Early on in the film especially, I had a hard time getting into it because I found the characters to be frustrating and irritating. By film’s end, I had been more or less won over, but I mentioned my initial issues to the friend I’d seen it with. He contended that it was a very accurate depiction of the specific subculture Frances inhabits (one which I have no experience with, obviously–it’s also worth noting this was my first Baumbach film), and with that in mind, my opinion of the film shifted more comfortably to the favorable side of the spectrum, and I’d definitely like to check it out again.

    • It felt pretty accurate to me. Some of the Frances/Sophie dialogue comes off as forced.

    • Anonymous said

      Fantastic review. Can’t wait to read more of your critiques. Wonderful writing.

      IMO, Baumbach accurately captured the lifestyle and malaise of the sub-culture that Frances exists within. However, it’s an unattractive one for me. Not to be boastful, but most young people in my social circle are motivated, ambitious, creative, intelligent, and bold…and they also know how to have a ton of fun. So it was difficult to empathize with Frances, as I thought she was just kind of lazy. I found it unfortunate that Baumbach didn’t present a character who was both motivated and fun-loving. Instead, he made these traits mutually exclusive.

      • Allan said

        Oops…that was written by me, Allan Luebke 🙂

      • Allan – thanks for commenting, thanks for the kind words and thanks for leading the group this week! (when I led last week, I also strayed from the strict thumbs up/down thing… don’t tell Josh!)

        Wouldn’t you say that Sophie manages to balance motivation and fun? I think she makes a pretty good counterpoint to Frances. Perhaps that’s why Frances clings to her so much… she thinks she’s either going to pull herself up to Sophie’s level or drag her down to her own.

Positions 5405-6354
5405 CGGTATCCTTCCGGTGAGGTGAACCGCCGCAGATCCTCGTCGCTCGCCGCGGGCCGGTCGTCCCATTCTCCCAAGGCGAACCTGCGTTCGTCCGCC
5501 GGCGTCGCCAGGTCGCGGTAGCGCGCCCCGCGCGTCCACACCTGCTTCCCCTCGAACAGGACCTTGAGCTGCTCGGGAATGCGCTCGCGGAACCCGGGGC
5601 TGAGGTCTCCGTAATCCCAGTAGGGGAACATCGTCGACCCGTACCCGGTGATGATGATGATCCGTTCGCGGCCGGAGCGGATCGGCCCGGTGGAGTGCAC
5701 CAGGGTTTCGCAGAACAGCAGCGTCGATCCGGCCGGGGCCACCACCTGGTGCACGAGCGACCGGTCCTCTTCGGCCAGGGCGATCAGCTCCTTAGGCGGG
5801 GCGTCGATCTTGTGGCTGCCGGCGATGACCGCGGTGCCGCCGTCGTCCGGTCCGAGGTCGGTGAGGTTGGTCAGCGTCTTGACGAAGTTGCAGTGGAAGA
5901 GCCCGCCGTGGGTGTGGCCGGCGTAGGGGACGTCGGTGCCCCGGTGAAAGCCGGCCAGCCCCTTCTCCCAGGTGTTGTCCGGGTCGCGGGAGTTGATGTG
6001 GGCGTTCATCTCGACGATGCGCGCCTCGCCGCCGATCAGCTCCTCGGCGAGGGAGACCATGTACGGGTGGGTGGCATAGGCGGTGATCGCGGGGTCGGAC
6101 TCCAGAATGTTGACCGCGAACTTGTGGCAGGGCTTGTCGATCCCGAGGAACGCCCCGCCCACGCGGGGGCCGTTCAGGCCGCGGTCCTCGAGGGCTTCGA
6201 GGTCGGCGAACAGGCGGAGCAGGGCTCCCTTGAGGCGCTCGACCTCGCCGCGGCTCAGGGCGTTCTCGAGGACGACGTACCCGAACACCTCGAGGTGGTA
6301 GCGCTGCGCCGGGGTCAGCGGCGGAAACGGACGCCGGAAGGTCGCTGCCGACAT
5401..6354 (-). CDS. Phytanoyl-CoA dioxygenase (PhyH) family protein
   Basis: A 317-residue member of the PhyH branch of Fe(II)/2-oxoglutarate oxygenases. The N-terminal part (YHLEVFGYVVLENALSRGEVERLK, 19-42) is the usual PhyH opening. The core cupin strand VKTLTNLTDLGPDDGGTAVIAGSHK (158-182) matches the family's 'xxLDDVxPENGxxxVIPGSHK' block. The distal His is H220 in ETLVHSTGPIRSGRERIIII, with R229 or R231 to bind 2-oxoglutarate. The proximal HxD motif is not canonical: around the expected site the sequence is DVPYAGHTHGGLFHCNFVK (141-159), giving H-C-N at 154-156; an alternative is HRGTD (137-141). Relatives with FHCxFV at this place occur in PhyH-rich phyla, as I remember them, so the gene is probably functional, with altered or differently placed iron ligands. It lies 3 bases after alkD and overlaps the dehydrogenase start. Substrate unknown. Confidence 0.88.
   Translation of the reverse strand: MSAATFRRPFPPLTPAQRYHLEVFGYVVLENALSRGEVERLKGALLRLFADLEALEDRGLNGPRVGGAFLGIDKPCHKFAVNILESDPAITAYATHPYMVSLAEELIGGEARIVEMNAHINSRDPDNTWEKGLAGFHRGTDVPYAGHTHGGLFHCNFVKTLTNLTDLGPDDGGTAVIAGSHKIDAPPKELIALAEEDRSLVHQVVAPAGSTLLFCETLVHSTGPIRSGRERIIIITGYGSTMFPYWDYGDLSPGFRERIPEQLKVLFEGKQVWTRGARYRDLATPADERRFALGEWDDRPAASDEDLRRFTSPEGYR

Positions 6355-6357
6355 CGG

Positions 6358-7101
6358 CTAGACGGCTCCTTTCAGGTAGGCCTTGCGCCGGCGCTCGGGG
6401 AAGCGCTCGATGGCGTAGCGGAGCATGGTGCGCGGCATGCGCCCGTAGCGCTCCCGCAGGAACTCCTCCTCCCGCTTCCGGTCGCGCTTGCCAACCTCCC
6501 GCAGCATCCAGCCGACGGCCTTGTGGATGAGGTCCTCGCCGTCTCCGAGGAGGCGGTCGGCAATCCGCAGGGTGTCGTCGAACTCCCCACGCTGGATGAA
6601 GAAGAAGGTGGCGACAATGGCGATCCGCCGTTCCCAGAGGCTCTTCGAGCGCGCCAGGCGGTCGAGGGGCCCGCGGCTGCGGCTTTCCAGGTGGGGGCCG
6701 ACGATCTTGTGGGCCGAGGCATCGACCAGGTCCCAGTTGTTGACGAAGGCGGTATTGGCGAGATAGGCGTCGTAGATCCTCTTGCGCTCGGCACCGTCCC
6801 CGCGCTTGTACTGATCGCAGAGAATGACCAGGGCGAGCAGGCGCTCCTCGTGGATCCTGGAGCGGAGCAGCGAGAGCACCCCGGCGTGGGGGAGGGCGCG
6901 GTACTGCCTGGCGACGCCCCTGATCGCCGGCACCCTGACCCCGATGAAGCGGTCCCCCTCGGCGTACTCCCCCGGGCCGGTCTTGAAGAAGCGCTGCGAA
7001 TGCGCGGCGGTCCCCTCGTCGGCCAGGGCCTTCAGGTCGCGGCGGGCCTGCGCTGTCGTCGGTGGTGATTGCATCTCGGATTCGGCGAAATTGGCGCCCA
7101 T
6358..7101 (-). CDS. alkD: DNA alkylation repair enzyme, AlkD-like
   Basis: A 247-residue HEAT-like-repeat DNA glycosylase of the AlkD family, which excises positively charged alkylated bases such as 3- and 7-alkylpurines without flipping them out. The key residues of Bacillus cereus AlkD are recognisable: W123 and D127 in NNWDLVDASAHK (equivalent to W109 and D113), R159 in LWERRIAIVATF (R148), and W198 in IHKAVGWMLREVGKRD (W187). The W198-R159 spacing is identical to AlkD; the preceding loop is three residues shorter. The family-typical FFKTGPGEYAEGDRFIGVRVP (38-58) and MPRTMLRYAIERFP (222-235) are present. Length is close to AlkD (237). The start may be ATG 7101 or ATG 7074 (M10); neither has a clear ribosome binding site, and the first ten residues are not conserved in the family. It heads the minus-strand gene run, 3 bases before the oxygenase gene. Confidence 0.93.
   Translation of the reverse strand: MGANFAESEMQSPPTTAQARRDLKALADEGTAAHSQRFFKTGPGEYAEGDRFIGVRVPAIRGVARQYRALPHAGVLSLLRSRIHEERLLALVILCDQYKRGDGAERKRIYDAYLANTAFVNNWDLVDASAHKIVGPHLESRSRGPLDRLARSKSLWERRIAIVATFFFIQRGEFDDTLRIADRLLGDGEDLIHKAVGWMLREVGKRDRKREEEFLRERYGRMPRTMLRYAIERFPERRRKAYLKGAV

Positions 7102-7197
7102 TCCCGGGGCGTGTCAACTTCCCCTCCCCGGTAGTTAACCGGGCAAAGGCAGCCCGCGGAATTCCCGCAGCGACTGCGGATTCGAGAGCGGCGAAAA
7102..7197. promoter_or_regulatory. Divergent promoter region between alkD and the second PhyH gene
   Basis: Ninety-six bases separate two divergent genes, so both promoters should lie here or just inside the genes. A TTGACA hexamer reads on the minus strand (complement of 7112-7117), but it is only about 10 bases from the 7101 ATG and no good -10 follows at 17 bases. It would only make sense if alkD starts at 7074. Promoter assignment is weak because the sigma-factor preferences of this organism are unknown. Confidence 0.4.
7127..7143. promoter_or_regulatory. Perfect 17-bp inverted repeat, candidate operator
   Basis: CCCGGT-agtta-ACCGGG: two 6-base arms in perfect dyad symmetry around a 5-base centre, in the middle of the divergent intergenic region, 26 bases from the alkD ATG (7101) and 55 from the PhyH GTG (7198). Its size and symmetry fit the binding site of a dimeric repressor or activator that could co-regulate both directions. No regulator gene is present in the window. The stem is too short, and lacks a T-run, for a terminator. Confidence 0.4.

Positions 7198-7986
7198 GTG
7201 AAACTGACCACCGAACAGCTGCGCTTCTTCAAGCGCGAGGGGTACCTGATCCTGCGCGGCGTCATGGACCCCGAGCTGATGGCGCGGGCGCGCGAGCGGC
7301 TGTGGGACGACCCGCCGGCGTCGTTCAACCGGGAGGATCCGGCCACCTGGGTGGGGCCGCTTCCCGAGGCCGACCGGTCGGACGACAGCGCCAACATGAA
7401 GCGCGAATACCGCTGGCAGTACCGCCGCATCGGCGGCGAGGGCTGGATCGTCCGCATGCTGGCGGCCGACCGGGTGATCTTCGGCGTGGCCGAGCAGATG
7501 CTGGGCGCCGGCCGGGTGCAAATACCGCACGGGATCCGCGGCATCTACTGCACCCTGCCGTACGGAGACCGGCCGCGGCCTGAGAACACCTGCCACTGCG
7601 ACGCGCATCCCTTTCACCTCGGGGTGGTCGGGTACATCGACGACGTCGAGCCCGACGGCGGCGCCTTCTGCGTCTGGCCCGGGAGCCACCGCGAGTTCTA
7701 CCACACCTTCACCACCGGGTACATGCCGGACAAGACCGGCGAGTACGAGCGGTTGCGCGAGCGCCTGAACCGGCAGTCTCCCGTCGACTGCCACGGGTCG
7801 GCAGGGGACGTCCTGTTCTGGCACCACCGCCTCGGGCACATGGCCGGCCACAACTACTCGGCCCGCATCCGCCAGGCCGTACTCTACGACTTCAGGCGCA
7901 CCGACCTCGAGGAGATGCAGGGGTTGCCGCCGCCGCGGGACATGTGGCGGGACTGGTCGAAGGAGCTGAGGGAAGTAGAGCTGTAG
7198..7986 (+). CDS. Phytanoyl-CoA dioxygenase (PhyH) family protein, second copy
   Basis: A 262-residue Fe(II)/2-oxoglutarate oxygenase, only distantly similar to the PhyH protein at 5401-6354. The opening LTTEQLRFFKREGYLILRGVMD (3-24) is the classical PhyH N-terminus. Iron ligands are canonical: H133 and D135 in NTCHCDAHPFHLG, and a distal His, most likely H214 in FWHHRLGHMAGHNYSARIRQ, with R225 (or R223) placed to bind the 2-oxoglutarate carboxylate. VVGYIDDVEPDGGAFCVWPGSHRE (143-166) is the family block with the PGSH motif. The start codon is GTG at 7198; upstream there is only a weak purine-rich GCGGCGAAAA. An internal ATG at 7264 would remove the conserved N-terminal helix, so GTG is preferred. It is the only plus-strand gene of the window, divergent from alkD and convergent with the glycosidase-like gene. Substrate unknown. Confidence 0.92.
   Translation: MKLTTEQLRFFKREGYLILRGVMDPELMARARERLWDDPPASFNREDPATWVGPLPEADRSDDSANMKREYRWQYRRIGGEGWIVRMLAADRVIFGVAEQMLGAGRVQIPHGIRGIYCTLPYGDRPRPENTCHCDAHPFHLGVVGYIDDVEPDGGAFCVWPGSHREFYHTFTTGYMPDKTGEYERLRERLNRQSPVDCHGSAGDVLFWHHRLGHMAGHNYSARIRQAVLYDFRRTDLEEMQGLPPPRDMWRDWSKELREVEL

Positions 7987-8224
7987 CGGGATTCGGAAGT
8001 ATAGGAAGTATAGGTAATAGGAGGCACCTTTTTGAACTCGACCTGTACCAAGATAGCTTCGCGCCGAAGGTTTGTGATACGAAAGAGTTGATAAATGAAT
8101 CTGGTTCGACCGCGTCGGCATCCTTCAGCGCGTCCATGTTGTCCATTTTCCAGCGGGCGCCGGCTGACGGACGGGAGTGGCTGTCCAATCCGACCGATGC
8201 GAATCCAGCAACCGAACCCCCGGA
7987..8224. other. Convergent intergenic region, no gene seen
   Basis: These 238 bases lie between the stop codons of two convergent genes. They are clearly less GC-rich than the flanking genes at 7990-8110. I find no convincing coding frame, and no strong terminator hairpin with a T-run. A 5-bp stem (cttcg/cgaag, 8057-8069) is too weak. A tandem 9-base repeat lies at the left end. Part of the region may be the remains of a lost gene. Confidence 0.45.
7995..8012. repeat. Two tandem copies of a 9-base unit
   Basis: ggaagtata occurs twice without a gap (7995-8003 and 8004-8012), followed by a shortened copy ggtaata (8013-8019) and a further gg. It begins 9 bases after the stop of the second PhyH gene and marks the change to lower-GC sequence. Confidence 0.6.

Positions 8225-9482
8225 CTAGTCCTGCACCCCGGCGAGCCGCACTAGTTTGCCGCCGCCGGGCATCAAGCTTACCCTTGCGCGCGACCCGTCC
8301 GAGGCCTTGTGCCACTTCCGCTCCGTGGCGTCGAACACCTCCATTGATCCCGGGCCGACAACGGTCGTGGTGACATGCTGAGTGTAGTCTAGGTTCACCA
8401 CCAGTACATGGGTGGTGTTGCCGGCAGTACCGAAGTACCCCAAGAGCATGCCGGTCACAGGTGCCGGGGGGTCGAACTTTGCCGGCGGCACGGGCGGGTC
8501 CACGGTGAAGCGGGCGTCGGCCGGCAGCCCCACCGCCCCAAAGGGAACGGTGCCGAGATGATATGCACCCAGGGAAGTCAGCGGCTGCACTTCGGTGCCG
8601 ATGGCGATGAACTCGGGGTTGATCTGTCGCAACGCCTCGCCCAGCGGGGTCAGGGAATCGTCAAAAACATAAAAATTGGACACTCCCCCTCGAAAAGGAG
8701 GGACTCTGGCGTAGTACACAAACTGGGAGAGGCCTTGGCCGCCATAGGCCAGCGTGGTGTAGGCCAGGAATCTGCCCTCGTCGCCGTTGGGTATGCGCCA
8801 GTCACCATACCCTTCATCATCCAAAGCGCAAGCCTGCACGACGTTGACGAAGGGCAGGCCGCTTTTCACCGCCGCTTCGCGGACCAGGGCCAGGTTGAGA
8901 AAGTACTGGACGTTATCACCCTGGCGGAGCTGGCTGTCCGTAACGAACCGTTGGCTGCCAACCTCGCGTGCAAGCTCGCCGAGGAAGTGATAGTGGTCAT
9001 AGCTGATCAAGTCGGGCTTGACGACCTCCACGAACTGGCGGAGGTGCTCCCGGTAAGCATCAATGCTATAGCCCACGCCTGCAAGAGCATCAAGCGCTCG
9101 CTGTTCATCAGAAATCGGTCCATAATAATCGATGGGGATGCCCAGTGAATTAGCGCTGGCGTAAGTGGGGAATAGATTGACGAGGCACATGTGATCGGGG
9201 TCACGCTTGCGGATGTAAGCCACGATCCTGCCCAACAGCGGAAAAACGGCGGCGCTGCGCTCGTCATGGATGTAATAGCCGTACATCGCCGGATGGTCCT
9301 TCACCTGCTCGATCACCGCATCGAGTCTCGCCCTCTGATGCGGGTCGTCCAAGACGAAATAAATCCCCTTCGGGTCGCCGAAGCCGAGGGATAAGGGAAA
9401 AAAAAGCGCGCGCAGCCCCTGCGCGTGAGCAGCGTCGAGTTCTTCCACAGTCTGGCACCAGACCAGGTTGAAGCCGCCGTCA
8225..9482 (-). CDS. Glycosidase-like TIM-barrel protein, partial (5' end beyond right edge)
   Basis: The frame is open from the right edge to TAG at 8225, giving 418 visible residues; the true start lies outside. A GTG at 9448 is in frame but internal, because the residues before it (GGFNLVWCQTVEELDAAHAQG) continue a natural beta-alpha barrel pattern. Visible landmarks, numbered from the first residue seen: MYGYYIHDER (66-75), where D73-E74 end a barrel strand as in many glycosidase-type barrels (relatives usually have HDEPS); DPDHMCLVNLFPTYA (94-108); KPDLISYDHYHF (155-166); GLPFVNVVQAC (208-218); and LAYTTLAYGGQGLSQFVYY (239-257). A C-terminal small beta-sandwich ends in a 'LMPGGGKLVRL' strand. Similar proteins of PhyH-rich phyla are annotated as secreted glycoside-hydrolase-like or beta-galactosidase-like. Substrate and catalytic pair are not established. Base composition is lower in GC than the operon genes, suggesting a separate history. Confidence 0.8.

I agree there are times when Frances is not very sympathetic, which is why I didn’t rate the film higher. But I do kind of understand her mindset.

  2. Dennis said

    Well, I think many are called and few are chosen, as the cliche goes, and that she works very hard at her dancing and as often happens in life, we dream and since we only have one life to live, we have the courage to keep reaching for the dream. The happenstance factor figures even for those who “get rich and/or famous.” I think she finally settled for what she could finally find — a teaching role. What she managed to do was keep her shit together well enough to keep her integrity and her dream and have a lot of significant performance gigs, even as an understudy. No “bad relationship” or whatever that so many single men and women have muddled into by the end of their 20s. I think the most of us who reacted against her “silly dream” were ourselves protecting our faith in the American dream that by golly, if you work hard enough, you can find a “good job” close to the one you would like. That is not a dream that is as plausible, quite apart from fields like theatre, dance, and professional sports, anymore, alas

    • Thank you for commenting, Dennis, and thanks for your insights at the meetup. I think the only thing I might disagree with is this: “she works very hard at her dancing”. She might very well work hard at it, but we don’t see much evidence of that.

      • Dennis said

        Yes, the screen-writer/director focused on her keeping the dream alive, not on the nitty gritty of all of her practice and study . . . sort of like showing an basketball dreamer playing or scrimmaging but not doing the drills. . . it was only an hour and 25 minutes or so, so maybe they made a mistake not showing that she “earned” a right to dream and have a realistic chance — that is, if my take is reasonable.

  3. CMrok93 said

    Good review Martin. Surprisingly, it was a Noah Baumbach movie that made me happy and joyful with the life I live, and the one I might continue on living. Never, ever thought that would happen.

    • Thanks for commenting! I wouldn’t say the movie had THAT effect on me, but it was fun. And it certainly is a nice break from the cynicism of The Squid and the Whale (the only other Baumbach I’ve seen).